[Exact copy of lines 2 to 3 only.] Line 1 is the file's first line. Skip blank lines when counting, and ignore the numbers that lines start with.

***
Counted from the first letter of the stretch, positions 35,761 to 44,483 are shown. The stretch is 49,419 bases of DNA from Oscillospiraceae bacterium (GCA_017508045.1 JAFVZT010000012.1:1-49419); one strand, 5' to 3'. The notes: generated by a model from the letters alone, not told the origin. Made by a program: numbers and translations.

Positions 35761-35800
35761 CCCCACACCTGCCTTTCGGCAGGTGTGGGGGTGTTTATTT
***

Positions 35761-35800
35761 CCCCACACCTGCCTTTCGGCAGGTGTGGGGGTGTTTATTT